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29.08.18

Delete! Delete! Delete!

Posted 29th August 2018

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Late last year, I took a month off Twitter.1 No fuss, no drama, no attention-seeking. Just a short tweet saying I’d be back soon, which I was. Among other things, sometimes the news agenda simply becomes a little too much in my feed; considering my job involves watching the news endlessly for a living, I consider the move practical, not ostrich-like. I get more than enough of that stuff elsewhere.

I did, however, use the time away to perform a little experiment, based on something I noticed the previous time I took a little break. When I disappeared, my tweet count was bang on 70,000 tweets. (A move that tells you an embarrassing amount about how my brain works.) But what was my tweet count when I returned?

My tweet details from 26th October 2017

26th October 2017

My tweet details from 21st November 2017

21st November 2017

69,964. A difference of 36 tweets. But why? I hadn’t deleted any myself. Surely I should have exactly the same number of tweets when I returned? Is Twitter just really bad at maths?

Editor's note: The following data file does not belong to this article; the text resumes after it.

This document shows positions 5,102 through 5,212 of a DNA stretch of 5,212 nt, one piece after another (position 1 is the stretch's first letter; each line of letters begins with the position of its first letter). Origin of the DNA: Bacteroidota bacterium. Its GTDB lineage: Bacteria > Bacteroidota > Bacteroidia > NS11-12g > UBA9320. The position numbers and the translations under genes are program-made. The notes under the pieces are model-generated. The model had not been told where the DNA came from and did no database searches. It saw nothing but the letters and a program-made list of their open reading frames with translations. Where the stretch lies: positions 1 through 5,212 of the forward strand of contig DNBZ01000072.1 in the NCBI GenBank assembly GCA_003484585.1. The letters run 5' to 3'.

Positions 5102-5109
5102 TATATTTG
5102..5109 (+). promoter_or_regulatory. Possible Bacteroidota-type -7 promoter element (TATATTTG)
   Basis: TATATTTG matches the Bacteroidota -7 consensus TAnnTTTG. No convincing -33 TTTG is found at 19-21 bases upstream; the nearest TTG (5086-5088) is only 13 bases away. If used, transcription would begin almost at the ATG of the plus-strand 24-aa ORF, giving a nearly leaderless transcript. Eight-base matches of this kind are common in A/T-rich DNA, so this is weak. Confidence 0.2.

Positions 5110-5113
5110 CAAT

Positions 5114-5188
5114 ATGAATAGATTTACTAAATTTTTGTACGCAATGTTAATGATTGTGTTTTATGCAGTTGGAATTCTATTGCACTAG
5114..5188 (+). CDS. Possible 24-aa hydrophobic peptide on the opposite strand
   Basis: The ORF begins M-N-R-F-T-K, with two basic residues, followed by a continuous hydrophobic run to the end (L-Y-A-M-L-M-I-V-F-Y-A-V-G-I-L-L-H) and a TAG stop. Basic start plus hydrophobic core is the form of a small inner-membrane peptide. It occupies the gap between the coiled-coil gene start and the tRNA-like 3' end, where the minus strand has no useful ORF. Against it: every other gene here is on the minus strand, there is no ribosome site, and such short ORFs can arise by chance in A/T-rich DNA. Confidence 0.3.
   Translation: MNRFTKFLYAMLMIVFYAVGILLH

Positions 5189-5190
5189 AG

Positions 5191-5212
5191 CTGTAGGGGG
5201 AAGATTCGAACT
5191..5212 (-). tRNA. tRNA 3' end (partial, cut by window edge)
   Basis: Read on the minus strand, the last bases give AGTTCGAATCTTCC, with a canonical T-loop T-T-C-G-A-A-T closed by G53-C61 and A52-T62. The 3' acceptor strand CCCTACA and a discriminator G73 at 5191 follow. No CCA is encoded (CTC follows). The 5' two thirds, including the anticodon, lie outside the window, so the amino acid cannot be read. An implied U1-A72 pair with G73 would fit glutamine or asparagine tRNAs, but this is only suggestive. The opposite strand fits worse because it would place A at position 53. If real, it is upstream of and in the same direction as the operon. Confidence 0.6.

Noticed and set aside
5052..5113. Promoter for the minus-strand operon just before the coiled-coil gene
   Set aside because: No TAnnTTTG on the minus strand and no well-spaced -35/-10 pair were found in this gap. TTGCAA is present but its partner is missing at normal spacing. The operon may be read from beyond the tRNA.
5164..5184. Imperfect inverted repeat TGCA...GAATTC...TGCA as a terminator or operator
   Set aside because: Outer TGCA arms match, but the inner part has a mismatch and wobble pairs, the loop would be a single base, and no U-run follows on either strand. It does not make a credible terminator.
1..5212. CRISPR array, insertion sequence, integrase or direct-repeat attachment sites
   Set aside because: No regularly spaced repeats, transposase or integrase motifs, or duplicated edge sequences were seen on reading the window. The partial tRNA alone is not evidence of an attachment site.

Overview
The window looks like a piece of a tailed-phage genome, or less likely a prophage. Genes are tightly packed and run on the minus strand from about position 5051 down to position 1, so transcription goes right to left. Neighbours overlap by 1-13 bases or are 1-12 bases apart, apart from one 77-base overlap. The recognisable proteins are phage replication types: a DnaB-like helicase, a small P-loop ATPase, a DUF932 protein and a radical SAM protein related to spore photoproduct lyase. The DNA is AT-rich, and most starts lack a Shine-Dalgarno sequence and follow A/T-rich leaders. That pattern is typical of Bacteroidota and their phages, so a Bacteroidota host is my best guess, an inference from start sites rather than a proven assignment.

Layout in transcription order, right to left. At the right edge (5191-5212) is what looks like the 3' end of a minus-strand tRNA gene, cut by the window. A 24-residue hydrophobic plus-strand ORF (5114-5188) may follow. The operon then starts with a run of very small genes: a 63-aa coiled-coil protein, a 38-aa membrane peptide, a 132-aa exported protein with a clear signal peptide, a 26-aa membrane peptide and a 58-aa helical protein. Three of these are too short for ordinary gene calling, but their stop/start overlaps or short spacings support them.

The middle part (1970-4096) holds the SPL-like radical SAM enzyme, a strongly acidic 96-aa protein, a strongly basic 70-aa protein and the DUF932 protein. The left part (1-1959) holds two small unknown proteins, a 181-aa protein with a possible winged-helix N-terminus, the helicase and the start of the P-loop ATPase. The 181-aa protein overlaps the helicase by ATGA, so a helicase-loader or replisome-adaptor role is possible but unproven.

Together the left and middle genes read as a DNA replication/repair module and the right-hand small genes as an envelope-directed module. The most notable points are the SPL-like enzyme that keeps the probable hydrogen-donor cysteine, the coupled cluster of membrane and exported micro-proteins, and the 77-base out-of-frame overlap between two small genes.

In order to find out, I downloaded an archive of my tweets just before I took my month’s break, and downloaded another archive when I returned, so I could compare the two and find out what was missing. You may think this was a ridiculous thing to do. I would say it is entirely consistent with the kind of person who decides to get to exactly 70,000 tweets before they take their planned break from Twitter.

The answer is perhaps obvious. None of the missing tweets were things I had posted myself; the missing tweets were retweets I had done of other people’s tweets, which the original poster had deleted in the month I spent away. Exactly what was deleted is many and varied, and gives a little insight into the shifting nature of Twitter.

Here are a few examples – shorn of any identifying information. (No usernames or direct quotes.)

*   *   *

I’ve got to be honest: when I figured out exactly what was happening above, I was a little… well, irritated. To wave away any initial reactions to this first: of course there are a million and one more important things to worry about. (Dirty Feed doesn’t usually tackle the most important topic in the room.) Please also note that I said irritated, not upset, or angry. Nor is my irritation to do with my nice round 70,000 figure being ruined… well, not entirely, anyway.

Moreover, in a world where nutjobs are going through people’s old tweets and trying to get them fired – and occasionally succeeding – perhaps the above can be seen as an actively good thing, and entirely correct Twitter behaviour. Twitter clearly doesn’t do enough to protect its users: to argue for the above behaviour to be changed may seem foolhardy at best.

So I’m not going to argue for that. I will, however, bring up a few arguments as to why the above behaviour might not be as definitively correct as it appears.